A prime cause of terrorism is the fact that some people so radically believe in their religion that any other faith or way of life is unacceptable. So attacks are planned and executed. Then bombs are dropped to retaliate against terrorists organizations, and civilian casualties happen (oh well!). Then the terrorist reciprocate, and a vicious cycle starts and continues.

Racist people don’t understand what others go through day in, day out, simply for having different colored skin, and they don’t care. That person of a different ethnicity can be super educated, extremely friendly, and very helpful, but the racist person doesn’t give a shit.

The NRA can’t fathom how the families of victims of mass shootings feel and won’t do a damn thing about it. And the people who execute these mass shootings do it from a place of hatred for another way of life that’s different from their own.

While alcohol many times muddies the true story of campus sexual assault, there is a fundamental absence of empathy in many of the parties involved. Drunk students take advantage of other drunk students with little regard of how the victim may feel or the consequences of their actions. The victim may accuse someone of rape even though the story is unclear, not thinking about how a simple accusation can significantly alter that person’s life for the worse. And the parents of the accused or accuser many times don’t understand (or care to understand) what the other family is going through. I have a 14-month old daughter and I am terrified to send her to college 17 years from now. If I had a son, I’d still be extremely nervous about what can potentially happen on campus.

Truthfully, I don’t know if any protest we take part in, petition that we sign, or letter to our senator that we write will change anything.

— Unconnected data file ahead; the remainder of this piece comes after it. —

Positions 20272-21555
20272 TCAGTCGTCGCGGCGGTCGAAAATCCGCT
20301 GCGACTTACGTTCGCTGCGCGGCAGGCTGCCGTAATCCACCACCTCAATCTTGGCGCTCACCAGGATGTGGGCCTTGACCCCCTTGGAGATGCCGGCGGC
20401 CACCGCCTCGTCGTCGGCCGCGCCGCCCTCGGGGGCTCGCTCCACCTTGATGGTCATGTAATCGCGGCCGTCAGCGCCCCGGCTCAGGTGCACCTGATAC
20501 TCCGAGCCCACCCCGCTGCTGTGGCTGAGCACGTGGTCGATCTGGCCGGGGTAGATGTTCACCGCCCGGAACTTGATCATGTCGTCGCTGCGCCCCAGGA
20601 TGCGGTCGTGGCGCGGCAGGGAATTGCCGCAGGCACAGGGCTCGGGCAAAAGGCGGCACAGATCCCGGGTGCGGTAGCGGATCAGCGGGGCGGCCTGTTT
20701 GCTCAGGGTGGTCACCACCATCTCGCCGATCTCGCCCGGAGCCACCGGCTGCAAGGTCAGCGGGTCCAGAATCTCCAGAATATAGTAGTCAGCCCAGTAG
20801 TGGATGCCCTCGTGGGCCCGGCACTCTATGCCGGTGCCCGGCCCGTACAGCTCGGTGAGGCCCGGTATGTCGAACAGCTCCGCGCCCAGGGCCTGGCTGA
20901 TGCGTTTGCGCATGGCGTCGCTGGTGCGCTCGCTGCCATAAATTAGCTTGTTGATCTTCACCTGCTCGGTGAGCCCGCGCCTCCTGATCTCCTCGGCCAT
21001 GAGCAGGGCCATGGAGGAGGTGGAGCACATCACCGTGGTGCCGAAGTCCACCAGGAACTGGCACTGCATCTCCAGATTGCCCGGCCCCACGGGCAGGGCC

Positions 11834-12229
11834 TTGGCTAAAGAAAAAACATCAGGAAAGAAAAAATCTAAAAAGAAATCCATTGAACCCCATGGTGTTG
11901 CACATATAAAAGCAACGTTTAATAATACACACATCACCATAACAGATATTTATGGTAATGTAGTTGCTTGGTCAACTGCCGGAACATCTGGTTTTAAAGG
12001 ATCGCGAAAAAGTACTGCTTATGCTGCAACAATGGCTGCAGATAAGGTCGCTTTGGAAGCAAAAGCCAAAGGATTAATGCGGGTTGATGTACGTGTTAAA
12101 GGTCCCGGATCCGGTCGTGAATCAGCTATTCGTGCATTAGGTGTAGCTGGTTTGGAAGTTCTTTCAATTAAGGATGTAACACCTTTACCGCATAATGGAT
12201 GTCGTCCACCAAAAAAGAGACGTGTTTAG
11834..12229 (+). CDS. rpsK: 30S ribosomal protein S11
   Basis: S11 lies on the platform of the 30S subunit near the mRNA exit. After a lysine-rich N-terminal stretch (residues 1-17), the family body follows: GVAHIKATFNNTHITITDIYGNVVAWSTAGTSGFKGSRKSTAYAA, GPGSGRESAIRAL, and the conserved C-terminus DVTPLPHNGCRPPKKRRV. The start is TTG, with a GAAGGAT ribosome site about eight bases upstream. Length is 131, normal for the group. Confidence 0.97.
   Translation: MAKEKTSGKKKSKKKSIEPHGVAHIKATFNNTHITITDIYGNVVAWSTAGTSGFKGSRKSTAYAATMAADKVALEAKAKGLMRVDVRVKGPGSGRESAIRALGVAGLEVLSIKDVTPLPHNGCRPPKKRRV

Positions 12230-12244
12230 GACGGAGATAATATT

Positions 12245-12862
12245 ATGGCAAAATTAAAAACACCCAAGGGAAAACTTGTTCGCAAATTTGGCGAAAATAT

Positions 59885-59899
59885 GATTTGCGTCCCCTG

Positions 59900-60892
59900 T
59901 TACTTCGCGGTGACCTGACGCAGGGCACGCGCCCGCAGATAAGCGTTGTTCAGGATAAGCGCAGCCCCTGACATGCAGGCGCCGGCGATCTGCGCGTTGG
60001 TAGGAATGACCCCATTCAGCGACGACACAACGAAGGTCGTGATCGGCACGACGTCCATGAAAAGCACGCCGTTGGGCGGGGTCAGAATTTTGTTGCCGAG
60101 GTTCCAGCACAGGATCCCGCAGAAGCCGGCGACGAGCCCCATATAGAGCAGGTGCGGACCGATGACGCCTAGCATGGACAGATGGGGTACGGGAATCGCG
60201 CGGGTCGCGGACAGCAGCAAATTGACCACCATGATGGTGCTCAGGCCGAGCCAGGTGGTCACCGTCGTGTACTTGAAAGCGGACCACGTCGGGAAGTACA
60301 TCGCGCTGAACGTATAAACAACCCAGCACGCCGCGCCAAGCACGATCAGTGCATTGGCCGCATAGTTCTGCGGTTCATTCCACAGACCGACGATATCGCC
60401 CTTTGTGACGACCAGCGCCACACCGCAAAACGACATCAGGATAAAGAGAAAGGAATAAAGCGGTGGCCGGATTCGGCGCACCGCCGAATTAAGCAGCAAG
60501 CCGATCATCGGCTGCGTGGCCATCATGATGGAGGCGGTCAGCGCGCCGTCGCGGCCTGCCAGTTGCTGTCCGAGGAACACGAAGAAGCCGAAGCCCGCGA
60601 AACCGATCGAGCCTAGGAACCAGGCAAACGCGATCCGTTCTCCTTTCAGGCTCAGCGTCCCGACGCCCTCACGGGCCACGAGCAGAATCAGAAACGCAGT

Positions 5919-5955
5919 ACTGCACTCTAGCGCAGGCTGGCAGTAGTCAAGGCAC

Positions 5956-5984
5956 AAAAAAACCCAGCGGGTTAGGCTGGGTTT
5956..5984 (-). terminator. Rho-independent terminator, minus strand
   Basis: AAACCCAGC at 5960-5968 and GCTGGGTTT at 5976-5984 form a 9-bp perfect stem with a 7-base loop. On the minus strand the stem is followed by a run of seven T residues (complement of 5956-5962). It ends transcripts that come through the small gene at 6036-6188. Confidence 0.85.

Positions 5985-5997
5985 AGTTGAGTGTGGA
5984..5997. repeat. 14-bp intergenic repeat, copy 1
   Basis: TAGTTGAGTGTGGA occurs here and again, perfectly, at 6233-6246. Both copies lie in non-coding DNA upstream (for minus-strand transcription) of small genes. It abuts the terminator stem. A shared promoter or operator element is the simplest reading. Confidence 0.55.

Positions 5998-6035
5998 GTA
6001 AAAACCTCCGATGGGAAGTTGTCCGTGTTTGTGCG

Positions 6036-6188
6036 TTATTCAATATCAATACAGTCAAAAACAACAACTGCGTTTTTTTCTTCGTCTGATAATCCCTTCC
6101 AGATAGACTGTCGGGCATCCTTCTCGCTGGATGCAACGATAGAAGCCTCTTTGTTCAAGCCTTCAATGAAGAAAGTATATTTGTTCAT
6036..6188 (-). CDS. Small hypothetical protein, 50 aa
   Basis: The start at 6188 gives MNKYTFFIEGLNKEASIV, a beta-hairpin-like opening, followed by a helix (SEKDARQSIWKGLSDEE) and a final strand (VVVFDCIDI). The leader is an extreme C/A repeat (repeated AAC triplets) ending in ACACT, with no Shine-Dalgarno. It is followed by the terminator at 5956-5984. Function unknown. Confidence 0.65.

I don’t think our government is capable of making things right.

But I think we can do our part everyday to better this world by being more empathetic.

It can be simple as putting yourself in someone else’s shoes when you’re in an argument to help see the other side of things.

Or you can be a little nicer to that person who isn’t like you.

And even when a terrorist or mass murderer performs a horrific act of violence, understanding why they did so and attempting to address the underlying problem, instead of simply calling for vengeance, can help avoid future catastrophes.

I believe that empathy is one of the most important characteristics that someone can have, and it is something that can be learned.

And I believe that if more people were more empathetic of others’ situations, we can avoid a lot of the conflict that is occurring today.

And I believe that we can all do our part to make the world a more empathetic place right now, tomorrow, next week, next month, next year, and for the rest of our lives.

Sorry for the rant.

Reflecting on my life and career paths on my 38th birthday

the thinker

It’s my 38th birthday today. Happy birthday to me.

38 isn’t a nice round age like 30 or 40, where most people reflect on and ponder about their lives. But I’ll do it anyway because I have a lot to reflect on.

15 years ago, I was a consultant in San Francisco. I traveled a lot for work, made some decent coin out of grad school, and lived a single guy’s life. I had a great group of friends, got drunk at least 3 times a week, and pretty much did whatever the hell I wanted to do at any time I wanted to do it.